• Add some innovation where you probably haven't made a change in years. Expand your selection and segmentation thinking; make it easier for looking at repeat and lapsed giving patterns. Start indicating which of your donors made gifts in this "quarter" last year, or to this "appeal" last year. Tell them how much you are counting on their loyal, renewed support in this difficult year. Many donors have a pattern of giving that suggests there is a window of opportunity for when they will give you a gift… and when they won't. By separating the donors based on their prior patterns and preferences (and not just RFM), you can communicate differently with people who have or have never given at this time of year before. Why treat them with the same letter when you can do better?
  • Carefully review the response reports and get in touch with every donor who did not respond when expected to; don't wait for your lapsed donor program to kick in. If you have active donors who used to regularly give to an appeal in the 1st quarter of the calendar year and you see in April that a number of them did not give, use your best practices to win them back now, not later this year or next year. Rely on your best practices in tough times; just employ them sooner than you have in the past. Let the donors you rely on know you miss their help and ask them to do whatever they can so you know you can count on them.
  • Be grateful for renewed support at last year's level; cautiously approach the idea of an upgraded gift. It's important to find those donors who are willing and able to upgrade, but do it with more honey than stick. Yes, your needs are greater. But consider that many of your loyal donors may be having difficulty deciding whether to give you anything at this time. Make the ask for a renewed gift the primary message they see; those able to do more will find the upgraded ask if you put one in there in a couple of places (don't forget to ask for more somewhere).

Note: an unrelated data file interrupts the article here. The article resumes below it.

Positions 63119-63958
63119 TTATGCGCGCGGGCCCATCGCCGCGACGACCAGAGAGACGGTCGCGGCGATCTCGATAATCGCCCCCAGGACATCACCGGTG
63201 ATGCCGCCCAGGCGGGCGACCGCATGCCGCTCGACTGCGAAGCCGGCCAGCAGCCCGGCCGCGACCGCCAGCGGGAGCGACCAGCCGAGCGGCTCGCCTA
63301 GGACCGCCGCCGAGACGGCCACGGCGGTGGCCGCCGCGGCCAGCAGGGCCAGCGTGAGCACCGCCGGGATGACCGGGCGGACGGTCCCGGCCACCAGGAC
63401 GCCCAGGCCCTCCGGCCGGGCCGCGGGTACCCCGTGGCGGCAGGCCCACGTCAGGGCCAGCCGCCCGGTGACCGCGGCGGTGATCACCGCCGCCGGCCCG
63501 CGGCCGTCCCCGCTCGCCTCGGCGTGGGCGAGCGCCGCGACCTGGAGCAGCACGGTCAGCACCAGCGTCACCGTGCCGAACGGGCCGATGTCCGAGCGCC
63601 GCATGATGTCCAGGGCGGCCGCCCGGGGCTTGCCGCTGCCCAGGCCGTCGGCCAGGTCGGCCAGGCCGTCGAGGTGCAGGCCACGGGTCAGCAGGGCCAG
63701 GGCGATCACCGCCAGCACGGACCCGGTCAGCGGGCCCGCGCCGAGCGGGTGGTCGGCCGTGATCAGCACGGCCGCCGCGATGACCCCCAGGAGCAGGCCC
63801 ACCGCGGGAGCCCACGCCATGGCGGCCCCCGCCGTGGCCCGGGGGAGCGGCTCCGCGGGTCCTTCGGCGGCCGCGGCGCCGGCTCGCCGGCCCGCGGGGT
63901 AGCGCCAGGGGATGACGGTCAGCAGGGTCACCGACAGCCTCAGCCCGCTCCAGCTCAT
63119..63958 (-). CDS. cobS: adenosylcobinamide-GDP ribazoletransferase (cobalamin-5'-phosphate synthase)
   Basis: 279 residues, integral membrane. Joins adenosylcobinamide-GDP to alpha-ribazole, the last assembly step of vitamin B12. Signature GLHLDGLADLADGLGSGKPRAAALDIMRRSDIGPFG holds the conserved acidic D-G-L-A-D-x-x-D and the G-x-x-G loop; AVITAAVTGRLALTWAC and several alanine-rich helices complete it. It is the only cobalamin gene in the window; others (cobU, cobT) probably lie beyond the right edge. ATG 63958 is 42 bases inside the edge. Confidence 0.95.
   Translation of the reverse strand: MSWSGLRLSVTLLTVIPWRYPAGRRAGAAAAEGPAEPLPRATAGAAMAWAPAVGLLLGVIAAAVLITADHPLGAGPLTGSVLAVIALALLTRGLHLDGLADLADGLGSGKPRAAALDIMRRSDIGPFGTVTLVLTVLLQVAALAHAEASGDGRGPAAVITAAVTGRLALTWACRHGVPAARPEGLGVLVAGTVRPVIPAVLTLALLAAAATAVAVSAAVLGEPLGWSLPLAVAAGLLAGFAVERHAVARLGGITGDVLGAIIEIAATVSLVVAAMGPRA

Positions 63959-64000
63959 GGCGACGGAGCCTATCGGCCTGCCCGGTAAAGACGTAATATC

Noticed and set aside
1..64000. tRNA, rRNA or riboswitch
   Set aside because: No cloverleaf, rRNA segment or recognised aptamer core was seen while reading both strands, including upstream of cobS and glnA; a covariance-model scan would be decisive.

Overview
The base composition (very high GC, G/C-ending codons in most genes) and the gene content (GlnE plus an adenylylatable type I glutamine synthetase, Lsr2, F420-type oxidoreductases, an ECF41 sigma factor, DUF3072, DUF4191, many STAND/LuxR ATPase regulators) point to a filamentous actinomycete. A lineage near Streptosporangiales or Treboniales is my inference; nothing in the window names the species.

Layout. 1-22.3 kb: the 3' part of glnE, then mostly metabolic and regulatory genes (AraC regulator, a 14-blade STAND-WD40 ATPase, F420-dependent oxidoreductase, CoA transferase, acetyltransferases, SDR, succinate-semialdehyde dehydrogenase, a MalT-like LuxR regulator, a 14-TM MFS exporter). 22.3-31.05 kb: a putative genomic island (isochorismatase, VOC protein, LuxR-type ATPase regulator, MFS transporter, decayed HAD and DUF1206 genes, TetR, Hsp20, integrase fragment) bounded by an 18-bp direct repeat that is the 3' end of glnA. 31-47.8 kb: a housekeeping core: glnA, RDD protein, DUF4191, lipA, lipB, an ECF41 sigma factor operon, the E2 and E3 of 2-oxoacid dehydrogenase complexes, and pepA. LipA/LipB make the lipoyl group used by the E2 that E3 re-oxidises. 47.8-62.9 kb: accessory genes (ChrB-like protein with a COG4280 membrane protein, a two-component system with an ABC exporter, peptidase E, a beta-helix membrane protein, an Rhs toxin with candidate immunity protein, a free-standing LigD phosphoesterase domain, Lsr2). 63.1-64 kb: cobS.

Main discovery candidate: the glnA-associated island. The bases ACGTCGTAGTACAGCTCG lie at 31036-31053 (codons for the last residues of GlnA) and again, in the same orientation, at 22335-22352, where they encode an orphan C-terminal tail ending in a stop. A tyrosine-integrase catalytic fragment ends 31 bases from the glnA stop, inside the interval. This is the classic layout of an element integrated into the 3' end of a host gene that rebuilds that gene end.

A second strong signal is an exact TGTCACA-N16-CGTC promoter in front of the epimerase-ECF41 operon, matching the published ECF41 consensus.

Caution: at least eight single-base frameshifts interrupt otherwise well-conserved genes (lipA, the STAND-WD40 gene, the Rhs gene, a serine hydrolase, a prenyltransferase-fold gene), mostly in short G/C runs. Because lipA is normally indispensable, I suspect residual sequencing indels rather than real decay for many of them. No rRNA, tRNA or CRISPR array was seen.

• Ask donors to consider monthly or quarterly giving; they can sign up and forget about it. It allows them to sustain their giving without worry.
  • Give your 13-24 month donors a lot of attention. Every month that goes by makes it a little harder to recapture their support. Yet they represent the names you are most likely to get back, of all the names on file. Select those that can make a quality gift response, base on your definition of a quality gift.
  • Warmly welcome all new donors acquired under uncertain times. Anyone able to help you out, when so many others cannot, is likely to be able to repeat and renew their support for a long period of time. It shouldn't surprise you if you find out that the new donors acquired this fiscal and last, end up having a higher long-term donor value over 4-5 years than new donors acquired in the late 1990's (when discretionary dollars were easier to throw around). Show them you appreciate their help and suggest they give again; be careful to show them your priority is to serve the people you help, not them. This means showing them respect and communicating with them effectively, but not wastefully. Look over what your new donors have responded to positively in the past and make sure this new group of donors gets to see your best efforts, during their 1st 100 days on file.

Organizations that integrate strategies that get them through the uncertain times, with the greatest percentage of their active donor population intact, will rebound (financially) quickly and will get back into a strong fiscal position. A combination of strategies to bring in short-term income and to renew/recapture and acquire enough quality donors is what's called for in uncertain times.

Not investing enough in the short term can actually put organizations into greater financial hardship in the future, if they fail to keep an eye on the number of donors they are keeping active.

Don't let those in your organization who focus on the cost of fundraising ratios be the only voice heard; those ratios aren't as critical when going through survival mode. Be the voice of reason and lobby for keeping up the base of supporters, in accordance with the present financial realities within your organization, so you'll be in a strong position when things turn around.

For more great ideas, please download and read (or re-read) Jack Doyle’s white paper, Strengthening Donor Relationships in Uncertain Times.